Brazil Elects Lula in a Landslide
Nation's First Vote for Leftist Could Set Back Plan for Hemispheric Free-Trade Zone
By Scott Wilson
SAO PAULO, Brazil, Oct. 27 -- Luiz Inacio Lula da Silva, a former union
leader who never attended college, won a landslide victory today in a Brazilian
presidential election that reflected the disenchantment sweeping much of Latin America after a decade of free-market reforms that have failed to deliver promised
Lula, as the gray-bearded socialist is known, defeated his centrist
opponent, Jose Serra, a former government minister, by a huge margin. With
95 percent of the
vote counted, Lula had 61.5 percent, compared with 38.5 percent for Serra, after a day when millions of Brazilians cast ballots before massing along busy
boulevards across the country for evening celebrations. Few voting problems were reported. Serra conceded the election to Lula in a congratulatory phone call
Lula's victory marks the first time a leftist has been elected president
of Latin America's most populous country, and is the clearest demonstration
to date of the
growing backlash against globalization in this part of the world. His election could mean trouble for the economic reforms backed by the United States -- in
particular, a hemisphere-wide free-trade zone -- that represent the Bush administration's most important policy initiatives in Latin America.
While voting in this city's middle-class suburb of Sao Bernardo, Lula
appeared to speak to the millions of Brazilians who have endorsed his pledge
to move the
world's eighth-largest economy away from the "Washington consensus" followed by his predecessor and toward what he has called a "new economic model" for this
traditionally conservative country.
"I want to dedicate this election to the suffering poor of our beloved
Brazil," Lula told hundreds of chanting, cheering supporters who had gathered
at the polling
"The result of this election shows that from Jan. 1, we will be responsible
for 170 million Brazilians, and we will have to govern with all of Brazilian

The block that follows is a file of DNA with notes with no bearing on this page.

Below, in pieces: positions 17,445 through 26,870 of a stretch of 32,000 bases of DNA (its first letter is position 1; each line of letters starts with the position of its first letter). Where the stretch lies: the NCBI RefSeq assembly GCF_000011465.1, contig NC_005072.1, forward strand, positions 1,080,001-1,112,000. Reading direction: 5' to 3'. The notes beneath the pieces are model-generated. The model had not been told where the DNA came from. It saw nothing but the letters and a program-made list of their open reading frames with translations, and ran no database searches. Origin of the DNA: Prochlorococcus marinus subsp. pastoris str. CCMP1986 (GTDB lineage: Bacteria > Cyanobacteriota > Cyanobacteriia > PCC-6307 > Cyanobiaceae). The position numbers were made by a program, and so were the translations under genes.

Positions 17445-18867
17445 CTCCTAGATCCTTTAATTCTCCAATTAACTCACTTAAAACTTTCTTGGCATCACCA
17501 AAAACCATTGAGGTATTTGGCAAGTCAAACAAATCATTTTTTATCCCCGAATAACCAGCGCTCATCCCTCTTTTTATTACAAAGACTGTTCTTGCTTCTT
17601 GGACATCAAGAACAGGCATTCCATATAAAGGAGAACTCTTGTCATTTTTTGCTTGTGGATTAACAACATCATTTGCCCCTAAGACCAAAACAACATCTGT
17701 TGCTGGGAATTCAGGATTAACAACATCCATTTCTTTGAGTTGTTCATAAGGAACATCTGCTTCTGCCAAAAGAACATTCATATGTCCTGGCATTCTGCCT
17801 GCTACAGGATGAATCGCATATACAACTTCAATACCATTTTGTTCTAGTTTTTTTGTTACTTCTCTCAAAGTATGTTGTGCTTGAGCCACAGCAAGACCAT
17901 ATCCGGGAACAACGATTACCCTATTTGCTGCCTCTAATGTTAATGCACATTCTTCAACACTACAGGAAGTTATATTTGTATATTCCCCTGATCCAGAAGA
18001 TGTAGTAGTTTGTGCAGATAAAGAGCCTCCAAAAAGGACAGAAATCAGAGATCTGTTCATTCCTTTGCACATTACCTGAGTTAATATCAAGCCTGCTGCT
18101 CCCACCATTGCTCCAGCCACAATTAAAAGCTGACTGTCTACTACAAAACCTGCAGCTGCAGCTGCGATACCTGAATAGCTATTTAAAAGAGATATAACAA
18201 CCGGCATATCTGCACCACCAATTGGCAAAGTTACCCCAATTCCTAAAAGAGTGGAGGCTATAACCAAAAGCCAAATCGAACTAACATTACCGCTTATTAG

society to build a
more fair, more brotherly and more united country," Lula said in a victory speech tonight before hundreds of supporters in a downtown hotel and tens of thousands
more gathered along Paulista Avenue, who watched on closed-circuit television screens. "We are showing the international community a lesson in democracy."
Today's election also marked a milestone in Brazil's democracy, which
emerged 17 years ago with the collapse of a repressive military dictatorship.
Lula made his
name as an opponent of that regime, and his apparent broad-based victory could end the political monopoly that a small, economically powerful elite has enjoyed for
much of this century.
Lula, who turned 57 today, spent much of the afternoon awaiting election
returns with family and friends in his apartment in Sao Bernardo. Groups
gathered throughout the day on the avenue outside, waving flags bearing the red star of his Workers' Party and celebrating what polls have suggested would be a
resounding victory after three previous runs for the presidency.
Raised by a single mother, Lula began earning money for his family on
the streets of this city at age 7, and started his first regular job in
a laundry service five years
later. At 17, he was a metal worker at one of the factories that encircle this city of 17.7 million people, eventually rising to head the 100,000-member metal workers
union that gave him a perch in Brazil's politics.
At the time, Brazil's military dictatorship was waging a "dirty war"
against student leaders and union organizers in a bid to maintain power.
In 1964, the military